The task automatically becomes difficult if the learner has to attend to a large number of elements. In such a case, the intrinsic load will be higher than a task where the activity elements are less.
It is seen that the difficulty of the task cannot be changed, but it can be managed easily if the learner has previous knowledge about it. According to the theory by John Sweller, the intrinsic cognitive load can be altered by the act of learning that can minimize the load on the reader’s mind.
2. Extraneous cognitive load
The extraneous cognitive load refers to how a task is given to a learner. Sometimes irrelevant information is provided to the learner that has no real purpose in the scheme of things. These are unimportant pieces of information that act as a deterrent in the learning process and cause extraneous cognitive load.
This type of cognitive load that results from an unproductive teaching method makes the process of learning complicated and even confusing for the learner. It hinders the learning process, and the learner has to use additional cognitive effort to understand the specific information or task.
Extraneous cognitive load is the result of the surrounding distractions that act as obstacles in completing the task. The learner doesn’t need to eliminate all the background noise that is distracting him. He can put extra effort to focus his attention on the specific task so that the distractions stop mattering after a time.
In some cases, a moderate level of the extraneous cognitive load has proved beneficial for the learner as it encourages him to go the extra mile to develop and hone his skills.
3. Germane cognitive load
The germane cognitive load refers to the effort that creates a schema or a permanent store of information. If you think that all types of cognitive loads are harmful, then you are mistaken.
The germane cognitive load occurs because of the constructive handling of information. It includes a systematic organization of knowledge and information and is considered a good way to accelerate the learner’s learning process.
The germane cognitive load aids in information processing and the development of schemas. It creates meaningful patterns of behavior as well as thoughts so that it can categorize the information.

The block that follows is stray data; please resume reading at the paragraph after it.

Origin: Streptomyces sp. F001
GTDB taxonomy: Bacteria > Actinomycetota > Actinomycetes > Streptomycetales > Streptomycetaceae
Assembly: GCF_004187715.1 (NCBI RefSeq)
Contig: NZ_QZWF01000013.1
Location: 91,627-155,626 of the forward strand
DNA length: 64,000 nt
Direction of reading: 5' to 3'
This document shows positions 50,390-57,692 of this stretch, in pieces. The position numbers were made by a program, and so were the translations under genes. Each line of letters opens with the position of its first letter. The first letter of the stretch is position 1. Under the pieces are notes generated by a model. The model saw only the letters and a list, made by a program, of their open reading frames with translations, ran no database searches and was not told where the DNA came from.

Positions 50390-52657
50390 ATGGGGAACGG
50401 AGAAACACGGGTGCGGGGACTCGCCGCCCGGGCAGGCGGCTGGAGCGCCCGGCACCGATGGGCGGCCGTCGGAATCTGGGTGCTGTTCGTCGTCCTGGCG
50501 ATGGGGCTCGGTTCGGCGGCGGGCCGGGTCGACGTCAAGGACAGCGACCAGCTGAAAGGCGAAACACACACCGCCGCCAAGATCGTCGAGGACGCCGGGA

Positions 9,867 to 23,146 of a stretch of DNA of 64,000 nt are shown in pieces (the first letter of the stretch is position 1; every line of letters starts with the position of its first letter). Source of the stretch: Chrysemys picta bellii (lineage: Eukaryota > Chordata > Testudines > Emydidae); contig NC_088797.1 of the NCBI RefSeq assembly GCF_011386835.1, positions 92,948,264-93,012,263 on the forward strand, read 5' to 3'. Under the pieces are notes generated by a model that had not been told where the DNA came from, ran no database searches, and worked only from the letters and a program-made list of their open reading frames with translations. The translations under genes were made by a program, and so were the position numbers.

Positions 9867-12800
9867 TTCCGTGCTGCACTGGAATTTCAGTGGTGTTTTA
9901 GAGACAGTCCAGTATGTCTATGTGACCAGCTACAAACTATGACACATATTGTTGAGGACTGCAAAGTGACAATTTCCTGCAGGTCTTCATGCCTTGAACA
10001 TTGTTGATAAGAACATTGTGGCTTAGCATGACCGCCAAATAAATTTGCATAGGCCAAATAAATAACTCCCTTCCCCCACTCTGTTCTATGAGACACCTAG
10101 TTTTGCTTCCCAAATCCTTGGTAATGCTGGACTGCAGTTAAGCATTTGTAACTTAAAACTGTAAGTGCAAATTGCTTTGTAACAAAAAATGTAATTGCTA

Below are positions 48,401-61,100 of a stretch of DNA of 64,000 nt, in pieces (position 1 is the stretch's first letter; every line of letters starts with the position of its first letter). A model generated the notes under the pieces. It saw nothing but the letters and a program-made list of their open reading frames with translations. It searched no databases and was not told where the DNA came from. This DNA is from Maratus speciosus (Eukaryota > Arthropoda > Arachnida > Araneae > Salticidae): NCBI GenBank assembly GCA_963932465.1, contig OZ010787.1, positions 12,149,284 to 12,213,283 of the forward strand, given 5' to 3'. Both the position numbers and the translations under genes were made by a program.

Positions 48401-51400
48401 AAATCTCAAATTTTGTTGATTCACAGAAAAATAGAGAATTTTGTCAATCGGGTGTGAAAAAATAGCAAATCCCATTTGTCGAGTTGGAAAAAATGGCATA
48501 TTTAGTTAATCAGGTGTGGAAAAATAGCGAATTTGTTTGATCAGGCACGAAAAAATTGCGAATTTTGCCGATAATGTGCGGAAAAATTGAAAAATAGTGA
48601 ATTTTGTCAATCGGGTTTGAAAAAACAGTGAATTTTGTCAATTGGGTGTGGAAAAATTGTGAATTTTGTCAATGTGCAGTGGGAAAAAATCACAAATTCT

Repetition and continuous practice is an excellent way to make behavioral pattern effortless and smooth. This is why this type of cognitive load is encouraged amongst learners. It is promoted with the help of mnemonics that make learning easy and effortless.
It is a fact that for an effective learning process, the learner must manage, optimize, and promote the intrinsic cognitive load, extraneous cognitive load, and germane cognitive load, respectively.
Minimizing cognitive load
It becomes vital to minimize the cognitive load to make the learning experience better for a learner. Break down the content if you are interested in minimizing the intrinsic cognitive load. Ensure that all the subtasks are given individual preference and taught together as part of a single lesson.
The instructional designer should focus on making the process easy and simple so that the learner does not become overwhelmed by the work.
If you are interested in minimizing the extraneous cognitive load, put the onus on how the instructions are given. It is pre-existing information or knowledge that makes the task easier for a learner. Lack of clarity will put high pressure on the working memory, which will become overloaded.
The application of the theory by John Sweller is seen in the areas related to instructional design and material that is considered complex and technically challenging. At the onset, the theory was applied to technical areas, but the onus has shifted to discursive areas with time.
The cognitive theory is applied in the learning context by minimizing the cognitive overload that has been imposed on the learners. The teachers use this theory in the classroom so that the students can learn effectively.